Supervised learning, as the name suggests, is learning that takes place when an AI-enabled system is directly informed by humans. A doctor who evaluates x-ray images to detect cancer risk, for example, can annotate the images with his or her expert input, then feed them into an AI system to facilitate supervised learning.

Unsupervised learning takes place, when an AI-enabled system is able to identify clusters or dimensions in the data itself without additional guidance from human data or computer scientists. This technique can lead to significantly novel and unexpected results based on the data the system is exposed to. As an example in 2014, unsupervised learning is how YouTube was able to recognize cat faces from uploaded videos, simply by “watching” 10 million of them with little guidance of the desired output.

Reinforcement learning takes place when the AI system is tasked with not only processing the available inputs but also learning the ‘rules of the game’. This is based not on direct human interaction but on the amassed data from environmental responses given to the AI system. An analogous example of reinforcement learning is how infants first learn to walk: they first observe others until they find the ability to try it themselves. They then try to walk on their own many times unsuccessfully, but they improve their abilities each time until they can successfully walk unaided.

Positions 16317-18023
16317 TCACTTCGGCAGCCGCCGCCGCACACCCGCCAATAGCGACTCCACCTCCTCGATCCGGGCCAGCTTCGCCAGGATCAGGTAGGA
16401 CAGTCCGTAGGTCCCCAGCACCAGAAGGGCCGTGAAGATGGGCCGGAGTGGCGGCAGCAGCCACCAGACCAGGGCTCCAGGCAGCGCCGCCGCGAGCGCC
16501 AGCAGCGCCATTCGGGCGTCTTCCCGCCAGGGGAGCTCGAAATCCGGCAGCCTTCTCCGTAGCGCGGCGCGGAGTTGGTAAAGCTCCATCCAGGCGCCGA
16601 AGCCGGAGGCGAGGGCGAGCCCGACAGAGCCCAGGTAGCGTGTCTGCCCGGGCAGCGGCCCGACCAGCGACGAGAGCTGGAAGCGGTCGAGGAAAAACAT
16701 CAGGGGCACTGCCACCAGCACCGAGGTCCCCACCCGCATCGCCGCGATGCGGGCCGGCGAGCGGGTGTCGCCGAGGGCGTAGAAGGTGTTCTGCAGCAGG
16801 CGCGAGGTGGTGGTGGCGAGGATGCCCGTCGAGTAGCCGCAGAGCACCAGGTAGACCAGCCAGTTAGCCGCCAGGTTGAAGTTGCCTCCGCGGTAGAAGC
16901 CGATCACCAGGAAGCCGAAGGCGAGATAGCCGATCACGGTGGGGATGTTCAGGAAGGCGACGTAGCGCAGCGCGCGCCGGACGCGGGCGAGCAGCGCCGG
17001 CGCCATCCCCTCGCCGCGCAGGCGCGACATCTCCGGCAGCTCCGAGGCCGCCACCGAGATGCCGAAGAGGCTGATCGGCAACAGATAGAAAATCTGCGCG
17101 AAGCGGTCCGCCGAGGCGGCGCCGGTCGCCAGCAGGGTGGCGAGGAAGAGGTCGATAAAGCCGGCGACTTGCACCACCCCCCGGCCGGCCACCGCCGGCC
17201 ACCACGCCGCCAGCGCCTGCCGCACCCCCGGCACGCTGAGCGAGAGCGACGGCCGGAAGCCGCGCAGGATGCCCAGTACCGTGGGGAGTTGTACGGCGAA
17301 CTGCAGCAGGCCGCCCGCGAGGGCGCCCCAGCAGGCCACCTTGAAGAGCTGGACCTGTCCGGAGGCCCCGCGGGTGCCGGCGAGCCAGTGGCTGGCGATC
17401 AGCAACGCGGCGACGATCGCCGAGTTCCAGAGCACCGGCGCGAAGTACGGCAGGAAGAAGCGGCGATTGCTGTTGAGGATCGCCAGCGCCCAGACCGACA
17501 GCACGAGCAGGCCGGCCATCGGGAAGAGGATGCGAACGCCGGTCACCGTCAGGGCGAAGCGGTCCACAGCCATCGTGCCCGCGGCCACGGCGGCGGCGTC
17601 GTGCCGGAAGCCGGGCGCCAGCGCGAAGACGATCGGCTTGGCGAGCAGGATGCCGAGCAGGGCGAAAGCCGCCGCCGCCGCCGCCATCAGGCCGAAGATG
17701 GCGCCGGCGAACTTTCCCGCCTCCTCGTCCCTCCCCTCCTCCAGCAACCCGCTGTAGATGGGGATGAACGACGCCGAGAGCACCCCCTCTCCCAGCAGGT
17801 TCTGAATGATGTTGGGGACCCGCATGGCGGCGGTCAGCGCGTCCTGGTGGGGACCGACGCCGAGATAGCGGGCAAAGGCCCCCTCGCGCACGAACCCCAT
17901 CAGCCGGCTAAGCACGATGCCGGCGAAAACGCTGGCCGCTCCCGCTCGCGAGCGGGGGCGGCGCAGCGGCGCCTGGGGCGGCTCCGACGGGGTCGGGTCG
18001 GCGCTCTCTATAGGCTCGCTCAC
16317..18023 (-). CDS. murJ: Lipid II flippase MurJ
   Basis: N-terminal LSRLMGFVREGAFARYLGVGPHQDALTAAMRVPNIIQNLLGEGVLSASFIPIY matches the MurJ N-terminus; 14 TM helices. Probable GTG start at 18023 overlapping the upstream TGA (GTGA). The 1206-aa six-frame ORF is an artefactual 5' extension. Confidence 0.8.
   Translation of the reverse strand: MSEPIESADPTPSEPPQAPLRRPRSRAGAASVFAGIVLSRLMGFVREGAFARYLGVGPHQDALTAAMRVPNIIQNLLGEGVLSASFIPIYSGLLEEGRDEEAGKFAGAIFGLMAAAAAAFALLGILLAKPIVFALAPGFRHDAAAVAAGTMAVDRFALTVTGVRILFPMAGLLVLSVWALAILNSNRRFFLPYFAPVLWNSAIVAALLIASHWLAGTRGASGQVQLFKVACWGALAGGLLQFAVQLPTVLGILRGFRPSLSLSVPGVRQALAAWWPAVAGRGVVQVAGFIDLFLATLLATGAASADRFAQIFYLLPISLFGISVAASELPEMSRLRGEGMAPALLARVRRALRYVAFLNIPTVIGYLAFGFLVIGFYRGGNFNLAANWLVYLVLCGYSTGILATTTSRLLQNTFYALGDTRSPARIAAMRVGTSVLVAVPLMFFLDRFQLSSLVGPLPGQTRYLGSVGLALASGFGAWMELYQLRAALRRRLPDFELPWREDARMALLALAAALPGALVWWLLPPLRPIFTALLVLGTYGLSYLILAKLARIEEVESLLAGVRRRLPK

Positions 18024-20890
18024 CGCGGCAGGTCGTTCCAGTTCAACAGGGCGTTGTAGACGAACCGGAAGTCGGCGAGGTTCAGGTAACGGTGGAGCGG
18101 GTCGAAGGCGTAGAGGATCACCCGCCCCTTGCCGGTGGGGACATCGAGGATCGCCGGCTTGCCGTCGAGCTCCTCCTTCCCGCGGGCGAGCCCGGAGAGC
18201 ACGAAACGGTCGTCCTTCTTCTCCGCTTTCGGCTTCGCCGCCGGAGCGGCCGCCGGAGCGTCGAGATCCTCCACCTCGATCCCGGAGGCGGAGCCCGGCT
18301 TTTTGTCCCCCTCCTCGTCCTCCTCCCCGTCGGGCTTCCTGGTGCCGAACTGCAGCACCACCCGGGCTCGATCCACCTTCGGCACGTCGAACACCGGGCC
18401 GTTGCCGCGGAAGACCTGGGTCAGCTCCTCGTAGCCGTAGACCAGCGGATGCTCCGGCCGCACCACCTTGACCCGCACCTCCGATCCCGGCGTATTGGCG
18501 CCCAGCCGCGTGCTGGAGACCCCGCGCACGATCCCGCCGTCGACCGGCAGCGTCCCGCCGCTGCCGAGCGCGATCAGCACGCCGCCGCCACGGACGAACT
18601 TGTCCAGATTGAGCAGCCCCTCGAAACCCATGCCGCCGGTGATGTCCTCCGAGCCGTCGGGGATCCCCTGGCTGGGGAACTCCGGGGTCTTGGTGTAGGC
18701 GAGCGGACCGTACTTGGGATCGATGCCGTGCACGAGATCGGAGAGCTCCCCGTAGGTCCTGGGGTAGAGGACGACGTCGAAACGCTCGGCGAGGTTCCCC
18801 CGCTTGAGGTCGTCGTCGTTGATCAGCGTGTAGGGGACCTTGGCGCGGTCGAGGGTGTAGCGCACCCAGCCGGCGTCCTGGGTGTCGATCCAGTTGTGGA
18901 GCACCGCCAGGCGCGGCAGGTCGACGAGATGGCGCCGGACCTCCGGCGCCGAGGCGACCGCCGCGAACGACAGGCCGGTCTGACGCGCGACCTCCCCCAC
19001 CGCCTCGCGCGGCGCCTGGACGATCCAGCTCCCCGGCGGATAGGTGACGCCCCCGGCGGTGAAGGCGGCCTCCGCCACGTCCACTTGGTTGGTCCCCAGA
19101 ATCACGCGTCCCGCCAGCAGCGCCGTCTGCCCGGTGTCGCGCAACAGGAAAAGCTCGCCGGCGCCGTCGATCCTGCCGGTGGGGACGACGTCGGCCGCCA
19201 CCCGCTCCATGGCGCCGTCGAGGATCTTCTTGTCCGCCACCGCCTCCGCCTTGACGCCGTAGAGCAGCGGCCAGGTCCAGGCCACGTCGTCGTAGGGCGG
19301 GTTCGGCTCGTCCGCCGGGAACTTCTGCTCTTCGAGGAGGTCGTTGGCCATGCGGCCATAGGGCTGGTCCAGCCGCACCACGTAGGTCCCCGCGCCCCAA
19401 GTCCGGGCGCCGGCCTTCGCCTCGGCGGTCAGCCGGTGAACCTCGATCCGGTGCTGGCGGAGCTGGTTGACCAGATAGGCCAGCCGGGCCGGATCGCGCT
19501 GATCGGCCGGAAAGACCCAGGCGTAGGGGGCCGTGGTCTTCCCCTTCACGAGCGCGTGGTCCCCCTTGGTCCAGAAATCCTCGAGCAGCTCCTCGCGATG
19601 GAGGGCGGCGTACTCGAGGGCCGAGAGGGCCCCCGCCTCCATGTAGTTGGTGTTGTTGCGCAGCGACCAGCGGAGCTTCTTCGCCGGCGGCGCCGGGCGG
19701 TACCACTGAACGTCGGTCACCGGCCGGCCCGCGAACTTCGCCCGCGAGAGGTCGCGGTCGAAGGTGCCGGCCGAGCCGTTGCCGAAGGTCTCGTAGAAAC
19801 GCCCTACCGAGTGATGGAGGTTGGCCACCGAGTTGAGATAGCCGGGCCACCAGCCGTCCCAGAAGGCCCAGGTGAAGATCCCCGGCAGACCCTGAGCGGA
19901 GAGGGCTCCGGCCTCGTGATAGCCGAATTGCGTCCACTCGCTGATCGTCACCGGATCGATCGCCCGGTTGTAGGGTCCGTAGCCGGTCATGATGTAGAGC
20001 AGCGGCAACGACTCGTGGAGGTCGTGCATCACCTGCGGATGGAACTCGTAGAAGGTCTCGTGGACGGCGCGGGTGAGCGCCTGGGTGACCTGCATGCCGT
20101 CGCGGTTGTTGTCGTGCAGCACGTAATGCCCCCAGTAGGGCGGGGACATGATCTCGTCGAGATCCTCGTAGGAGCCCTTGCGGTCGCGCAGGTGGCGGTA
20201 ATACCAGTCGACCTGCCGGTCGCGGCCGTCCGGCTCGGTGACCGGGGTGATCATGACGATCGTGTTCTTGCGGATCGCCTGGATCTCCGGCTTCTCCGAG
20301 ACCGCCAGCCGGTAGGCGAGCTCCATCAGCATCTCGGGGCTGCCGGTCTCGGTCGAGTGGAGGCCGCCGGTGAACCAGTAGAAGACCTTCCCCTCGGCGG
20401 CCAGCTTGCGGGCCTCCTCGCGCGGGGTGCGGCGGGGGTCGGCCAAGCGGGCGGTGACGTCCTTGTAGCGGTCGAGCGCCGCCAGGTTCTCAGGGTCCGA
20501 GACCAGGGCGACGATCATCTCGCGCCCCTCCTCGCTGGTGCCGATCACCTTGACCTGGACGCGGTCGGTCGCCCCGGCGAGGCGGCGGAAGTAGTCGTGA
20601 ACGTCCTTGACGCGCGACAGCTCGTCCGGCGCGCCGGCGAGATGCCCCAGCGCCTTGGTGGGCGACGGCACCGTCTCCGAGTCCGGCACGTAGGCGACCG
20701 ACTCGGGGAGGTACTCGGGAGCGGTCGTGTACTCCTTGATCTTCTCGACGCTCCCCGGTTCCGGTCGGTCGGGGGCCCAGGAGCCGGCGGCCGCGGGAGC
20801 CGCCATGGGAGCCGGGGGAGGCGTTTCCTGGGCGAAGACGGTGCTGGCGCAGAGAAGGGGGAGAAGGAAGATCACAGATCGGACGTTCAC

Today, AI is not merely capable of handling the rapid assembly of large and quickly changing datasets but in fact thrives on this. These big datasets make the best contribution to AI’s ability to learn when they are complex, so the more diversity in the data domain the better. This is an advantage AI systems have over other data processing methods: whereas standard systems get bogged down with large complex datasets, algorithmic improvements in recent years have improved significantly to be able to handle large volumes of heterogeneous data, enabling the detection of patterns and discovery of correlations that might not be obvious to humans or to standard rule-based systems. While these three technology advances are the main drivers of AI, considering the future of AI reveals not just a single trend, but the confluence of many underlying technology trends.